Immune reactions: new signaling pathway with influence on inflammatory processes discovered

Immune reactions: new signaling pathway with influence on inflammatory processes discovered

Researchers identify previously unknown signaling pathways in the human immune response
The immune response of the human organism is crucial for the defense against pathogens and the maintenance of health, but it can also get out of hand and initiate chronic inflammatory processes. Scientists at the Ludwig Maximillians University (LMU) in Munich have now discovered a previously unknown signal path that has a significant impact on the immune response of the body. "We call this signaling pathway the alternative inflammasome in order to clearly differentiate it from the signaling pathways described so far," explains study leader Veit Hornung, holder of the chair for immunobiochemistry at the gene center of the LMU.

According to the researchers, the alternative signaling pathway discovered could play a decisive role in inflammatory processes that occur, for example, in diseases such as gout, type 2 diabetes or arteriosclerosis. It also enables the immune system to respond particularly quickly to foreign substances. Using a special procedure, the research team was able to "analyze unprecedented precision in how interleukin 1 is released by human cells", which is required as a messenger substance for a quick start of the immune response, according to the LMU. The inflammasome NLRP3 is of crucial importance here, according to the researchers. The scientists published the results of their current study in the specialist magazine "Immunity".

Quick start of the immune response
Through a combination of new investigation methods, the team led by LMU geneticist Veit Hornung has identified "previously unknown molecular mechanisms in the human immune response", according to the university. Basically, the immune system differentiates between "itself" and "foreign" to ward off pathogens or cancer cells. In order to effectively combat "foreign", however, a quick start of the immune response is required, in which innate receptors of immune cells recognize foreign surface molecules, reports the LMU. This releases messenger substances that trigger the immune response. The research team led by Veit Hornung was able to determine the signaling pathway that enables this quick start of the immune response by combining two new methods.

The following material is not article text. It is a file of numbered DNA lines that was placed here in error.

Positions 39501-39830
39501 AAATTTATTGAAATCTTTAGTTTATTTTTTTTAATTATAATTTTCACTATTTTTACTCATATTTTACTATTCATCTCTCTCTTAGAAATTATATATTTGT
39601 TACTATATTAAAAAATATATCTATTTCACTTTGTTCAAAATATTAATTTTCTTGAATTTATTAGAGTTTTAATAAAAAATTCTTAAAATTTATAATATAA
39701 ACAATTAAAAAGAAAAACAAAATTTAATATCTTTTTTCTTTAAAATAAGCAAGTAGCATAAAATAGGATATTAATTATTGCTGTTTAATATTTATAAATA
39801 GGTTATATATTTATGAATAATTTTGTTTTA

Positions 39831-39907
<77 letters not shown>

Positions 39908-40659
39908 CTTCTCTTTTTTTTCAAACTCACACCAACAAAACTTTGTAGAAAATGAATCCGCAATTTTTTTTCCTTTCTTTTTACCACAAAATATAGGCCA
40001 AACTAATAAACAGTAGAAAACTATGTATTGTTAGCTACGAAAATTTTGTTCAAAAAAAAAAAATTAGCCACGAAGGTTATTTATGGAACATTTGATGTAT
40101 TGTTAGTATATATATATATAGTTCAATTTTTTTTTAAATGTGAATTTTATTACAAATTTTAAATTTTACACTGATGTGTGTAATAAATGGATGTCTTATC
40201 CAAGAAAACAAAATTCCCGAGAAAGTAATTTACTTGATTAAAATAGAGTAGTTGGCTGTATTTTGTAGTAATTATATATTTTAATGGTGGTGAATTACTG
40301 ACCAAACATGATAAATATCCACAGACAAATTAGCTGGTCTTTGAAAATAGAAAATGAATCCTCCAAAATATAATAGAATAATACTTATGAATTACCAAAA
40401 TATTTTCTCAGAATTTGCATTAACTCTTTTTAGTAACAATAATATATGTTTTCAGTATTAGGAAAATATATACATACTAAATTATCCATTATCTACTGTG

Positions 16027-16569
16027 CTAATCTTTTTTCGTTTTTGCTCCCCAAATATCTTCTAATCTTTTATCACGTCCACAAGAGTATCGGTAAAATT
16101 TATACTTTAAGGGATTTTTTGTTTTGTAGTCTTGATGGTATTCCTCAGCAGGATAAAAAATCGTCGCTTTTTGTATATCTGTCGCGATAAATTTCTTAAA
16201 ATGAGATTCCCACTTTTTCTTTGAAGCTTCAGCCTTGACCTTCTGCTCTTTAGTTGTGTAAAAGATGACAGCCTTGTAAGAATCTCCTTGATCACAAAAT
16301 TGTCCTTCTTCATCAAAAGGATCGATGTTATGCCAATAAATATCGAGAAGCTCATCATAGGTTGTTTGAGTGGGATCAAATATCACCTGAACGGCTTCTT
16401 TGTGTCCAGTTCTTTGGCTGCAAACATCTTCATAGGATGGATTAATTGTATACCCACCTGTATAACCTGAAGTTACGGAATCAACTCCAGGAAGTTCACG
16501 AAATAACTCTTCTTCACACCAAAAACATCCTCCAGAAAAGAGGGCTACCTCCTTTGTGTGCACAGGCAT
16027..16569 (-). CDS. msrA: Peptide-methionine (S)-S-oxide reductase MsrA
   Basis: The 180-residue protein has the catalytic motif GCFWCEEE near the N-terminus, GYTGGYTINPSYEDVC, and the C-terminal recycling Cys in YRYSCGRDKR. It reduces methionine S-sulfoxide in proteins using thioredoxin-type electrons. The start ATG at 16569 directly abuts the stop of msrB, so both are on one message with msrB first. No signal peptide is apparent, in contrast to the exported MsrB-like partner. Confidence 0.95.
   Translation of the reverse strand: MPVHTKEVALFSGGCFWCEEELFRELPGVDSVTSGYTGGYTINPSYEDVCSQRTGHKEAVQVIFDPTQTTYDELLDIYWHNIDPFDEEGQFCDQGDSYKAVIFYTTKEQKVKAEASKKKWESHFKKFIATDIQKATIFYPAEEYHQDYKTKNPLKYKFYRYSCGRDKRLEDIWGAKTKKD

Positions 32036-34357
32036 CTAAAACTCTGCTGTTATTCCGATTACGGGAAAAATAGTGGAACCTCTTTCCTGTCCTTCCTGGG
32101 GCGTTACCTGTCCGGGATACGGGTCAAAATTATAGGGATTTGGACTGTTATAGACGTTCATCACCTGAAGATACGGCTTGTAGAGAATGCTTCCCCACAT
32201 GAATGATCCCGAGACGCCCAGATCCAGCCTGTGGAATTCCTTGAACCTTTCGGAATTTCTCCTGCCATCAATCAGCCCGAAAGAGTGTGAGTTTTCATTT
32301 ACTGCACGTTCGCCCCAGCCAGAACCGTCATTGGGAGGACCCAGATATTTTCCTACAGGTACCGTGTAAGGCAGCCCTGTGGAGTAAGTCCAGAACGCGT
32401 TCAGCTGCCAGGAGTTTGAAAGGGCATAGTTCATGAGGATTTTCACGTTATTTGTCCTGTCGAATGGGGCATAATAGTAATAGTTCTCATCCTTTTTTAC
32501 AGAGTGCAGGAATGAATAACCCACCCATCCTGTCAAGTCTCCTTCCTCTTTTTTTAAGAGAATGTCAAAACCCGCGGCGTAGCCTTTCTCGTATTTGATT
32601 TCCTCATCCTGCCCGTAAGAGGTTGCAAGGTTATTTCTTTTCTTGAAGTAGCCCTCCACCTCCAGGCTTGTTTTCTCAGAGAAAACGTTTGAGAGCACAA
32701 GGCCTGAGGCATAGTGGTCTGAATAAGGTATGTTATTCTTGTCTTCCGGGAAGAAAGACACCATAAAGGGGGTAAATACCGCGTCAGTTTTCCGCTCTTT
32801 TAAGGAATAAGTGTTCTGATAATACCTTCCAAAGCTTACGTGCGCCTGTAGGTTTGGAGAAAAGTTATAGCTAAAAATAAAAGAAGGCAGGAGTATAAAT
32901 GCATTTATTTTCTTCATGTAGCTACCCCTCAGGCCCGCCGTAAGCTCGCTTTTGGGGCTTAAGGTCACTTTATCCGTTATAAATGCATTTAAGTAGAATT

Mouse cells and human cells with different reactions
"By systematically switching off individual genes in a new type of cell that closely resembles human immune cells, it has been possible to uncover a previously unknown signal path that plays an important role in controlling inflammatory processes," the LMU said. Veit Hornung and his team had first dealt with the so-called NLRP3 inflammasome at the University Hospital Bonn, then at the LMU, to which Hornung switched in October 2015, which plays a key role in frequently occurring inflammatory diseases such as gout, type 2 diabetes or atherosclerosis. However, the studies on human cells showed different results than the previous analyzes, which were mainly based on experiments on mouse cells, reports the LMU. The mouse cells needed two initial stimuli for the NLRP3 inflammasome to release the messenger substance interleukin 1. However, human cells (monocytes) release this important messenger in response to a single stimulus.

The study is another example of the fact that results from the mouse model cannot always be transferred one to one to humans, the researchers explain. Only human monocytes in response to lipopolysaccharide would trigger the release of interleukin 1 directly, without the need for a second stimulus. “Our results contradict previous assumptions made by inflammasome research. We hope that our new method can further help to understand the cell-biological basis of immune diseases, ”concluded Hornung and colleagues. (fp)

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